Last week diginomica highlighted two major retailers and their generative AI ambitions. Walmart CEO Doug McMillon said:
Our approach to new tools like generative AI is to focus on making shopping easier and more convenient for our customers and members and helping our associates enjoy more satisfying and productive work.’
Meanwhile Etsy CEO Josh Silverman argued:
For Etsy, more than most, [AI has] the opportunity to unlock really incredible gains, given that there's 115 million things for sale on Etsy and none of them map to a catalog. So the ability for AI to really help to organize the world for us, I think, is a huge opportunity.
Throw in John Lewis Partnership’s AI-centric partnership with Google and three’s the charm with the retail sector and the generative AI hype cycle. But how realistic are these claims at this stage, six months after ChatGPT threw the proverbial cat among the AI pigeons?
By happenstance, a couple of global studies with a retail focus have just been published that provide a realistic assessment of the true situation around adoption and use cases, rather than just the aspirational intentions of various retailers. That’s not to say that those aspirations won’t translate into real-world exemplars, but it’s pretty much the case that the retail sector, like every other one, is still very much in exploratory mode right now.
For the fifth edition of its Connected Shoppers Report, Salesforce surveyed 2,400 shoppers and 1,125 retail industry decision makers across Australia, Belgium, Brazil, Canada, Denmark, Finland, France, Germany, India, Japan, Luxembourg, the Netherlands, New Zealand, Norway, Spain, Sweden, the United Kingdom, and the United States.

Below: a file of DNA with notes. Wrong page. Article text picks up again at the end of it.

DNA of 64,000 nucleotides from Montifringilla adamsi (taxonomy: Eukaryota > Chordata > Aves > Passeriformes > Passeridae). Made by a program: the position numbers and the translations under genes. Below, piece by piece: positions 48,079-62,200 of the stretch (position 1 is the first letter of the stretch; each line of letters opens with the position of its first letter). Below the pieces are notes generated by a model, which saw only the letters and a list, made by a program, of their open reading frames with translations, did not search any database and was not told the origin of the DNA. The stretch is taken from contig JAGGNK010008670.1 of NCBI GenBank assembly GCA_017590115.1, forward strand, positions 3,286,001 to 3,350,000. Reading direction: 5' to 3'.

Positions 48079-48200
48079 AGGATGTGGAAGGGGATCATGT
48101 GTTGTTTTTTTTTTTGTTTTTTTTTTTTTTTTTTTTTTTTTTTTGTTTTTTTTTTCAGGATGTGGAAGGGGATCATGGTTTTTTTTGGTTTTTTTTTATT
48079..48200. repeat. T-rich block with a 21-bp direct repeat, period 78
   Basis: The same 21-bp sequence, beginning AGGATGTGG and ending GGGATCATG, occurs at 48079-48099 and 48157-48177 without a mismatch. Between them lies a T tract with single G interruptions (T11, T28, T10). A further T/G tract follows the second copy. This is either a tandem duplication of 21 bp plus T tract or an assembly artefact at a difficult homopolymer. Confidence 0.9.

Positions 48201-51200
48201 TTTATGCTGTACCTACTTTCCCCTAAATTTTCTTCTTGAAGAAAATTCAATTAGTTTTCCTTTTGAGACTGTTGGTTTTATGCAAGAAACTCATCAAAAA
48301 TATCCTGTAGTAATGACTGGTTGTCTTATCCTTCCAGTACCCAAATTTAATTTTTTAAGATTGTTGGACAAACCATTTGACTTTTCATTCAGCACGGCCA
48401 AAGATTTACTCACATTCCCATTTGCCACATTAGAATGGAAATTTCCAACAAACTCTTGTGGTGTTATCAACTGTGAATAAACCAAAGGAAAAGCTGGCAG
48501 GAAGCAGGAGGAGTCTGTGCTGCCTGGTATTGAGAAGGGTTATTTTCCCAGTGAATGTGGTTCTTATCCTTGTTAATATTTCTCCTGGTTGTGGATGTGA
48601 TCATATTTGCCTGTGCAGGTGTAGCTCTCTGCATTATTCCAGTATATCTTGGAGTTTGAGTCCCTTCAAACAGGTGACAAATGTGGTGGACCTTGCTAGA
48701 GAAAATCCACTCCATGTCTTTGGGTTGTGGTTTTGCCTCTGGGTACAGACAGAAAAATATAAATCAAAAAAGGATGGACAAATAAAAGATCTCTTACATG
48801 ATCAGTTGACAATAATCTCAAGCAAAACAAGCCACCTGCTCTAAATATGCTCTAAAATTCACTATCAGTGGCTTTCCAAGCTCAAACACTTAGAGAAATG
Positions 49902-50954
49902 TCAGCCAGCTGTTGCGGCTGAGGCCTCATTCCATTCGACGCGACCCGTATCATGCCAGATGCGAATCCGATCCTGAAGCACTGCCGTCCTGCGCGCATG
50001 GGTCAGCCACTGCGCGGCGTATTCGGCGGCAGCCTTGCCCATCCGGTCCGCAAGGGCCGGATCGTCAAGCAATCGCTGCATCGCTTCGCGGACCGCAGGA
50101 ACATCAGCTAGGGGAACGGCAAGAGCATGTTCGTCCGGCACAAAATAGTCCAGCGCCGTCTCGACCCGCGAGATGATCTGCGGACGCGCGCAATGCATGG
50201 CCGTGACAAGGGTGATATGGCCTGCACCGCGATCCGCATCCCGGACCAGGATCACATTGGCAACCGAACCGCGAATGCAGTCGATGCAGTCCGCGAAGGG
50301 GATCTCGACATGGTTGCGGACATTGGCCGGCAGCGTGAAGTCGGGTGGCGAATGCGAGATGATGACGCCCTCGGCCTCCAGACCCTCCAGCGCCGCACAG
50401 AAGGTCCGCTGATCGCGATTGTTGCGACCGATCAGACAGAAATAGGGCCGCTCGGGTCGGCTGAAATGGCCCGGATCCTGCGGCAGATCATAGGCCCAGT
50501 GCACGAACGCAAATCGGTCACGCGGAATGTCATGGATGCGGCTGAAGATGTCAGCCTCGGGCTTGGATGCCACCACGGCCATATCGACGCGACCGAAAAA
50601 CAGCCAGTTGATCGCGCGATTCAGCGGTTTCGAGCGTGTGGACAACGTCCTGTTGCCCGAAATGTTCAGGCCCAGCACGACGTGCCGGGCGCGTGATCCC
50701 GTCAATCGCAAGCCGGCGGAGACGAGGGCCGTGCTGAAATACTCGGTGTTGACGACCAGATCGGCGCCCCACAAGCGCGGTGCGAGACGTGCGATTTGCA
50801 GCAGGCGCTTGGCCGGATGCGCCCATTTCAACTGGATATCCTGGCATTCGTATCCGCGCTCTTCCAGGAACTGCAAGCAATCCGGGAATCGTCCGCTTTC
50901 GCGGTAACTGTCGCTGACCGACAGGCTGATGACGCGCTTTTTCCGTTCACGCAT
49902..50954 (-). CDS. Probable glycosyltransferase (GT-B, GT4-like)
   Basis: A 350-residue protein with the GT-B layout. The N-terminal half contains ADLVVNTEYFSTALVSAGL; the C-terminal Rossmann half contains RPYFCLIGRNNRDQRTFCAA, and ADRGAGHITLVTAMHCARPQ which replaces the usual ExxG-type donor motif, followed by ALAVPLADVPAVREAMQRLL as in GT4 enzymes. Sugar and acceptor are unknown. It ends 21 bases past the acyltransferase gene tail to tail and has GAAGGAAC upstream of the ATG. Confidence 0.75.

Among its top line findings is the bold claim that 92% of retailers say they are investing in AI more than ever to improve shopping experiences. Impressive though that number is - or perhaps, because that number is! - there’s a huge caveat in the report:
Although it’s not yet clear if retailers are actually implementing generative AI in their workflows, or still experimenting, 59% of retailers say they are already using it to help store associates make product recommendations to shoppers. And when it comes to online experiences, 55% are exploring or using it to create a conversational digital assistant to help online shoppers find products.
So, see above re: curious experimenting rather than practical deployment in the main.
That said, retailer respondents do see potential for generative AI. According to the data, 59% are using it to generate product recommendations for store associates to use in store, with a further 39% evaluating this.
Some 55% are using the tech to create a conversational digital shopping assistant to help shoppers find the right product or service, something 41% more are considering.
Meanwhile 52% are tapping into AI to create virtual models for product detail pages - with 44% also looking into this - while 51% are creating personalized product bundles, with 46% evaluating this option.
Where generative AI may have a more immediate impact is in automating retail marketing. The report states:
Retailers see possibilities for generative AI when it comes to jumpstarting content creation for channels such as display ads, social media, and email. They also believe generative AI will help them automate the development of personalized marketing emails and promotional offers, saving time and money.
To that end, 58% of retailer respondents says they’re using the tech to produce creative assets for ads, emails, social media and websites. The idea of generative AI being able to help pursue the marketing Holy Grail of personalization is one that seems to have caught the imagination, with 56% saying they use it to write personalized marketing emails, 54% to create personalized promotional efforts, while 53% are auto-generating personalized product descriptions.
How personal this personalization is isn’t clear, but the p-word is also at at the center of generative AI’s potential impact on service in the retail sector. The report suggests: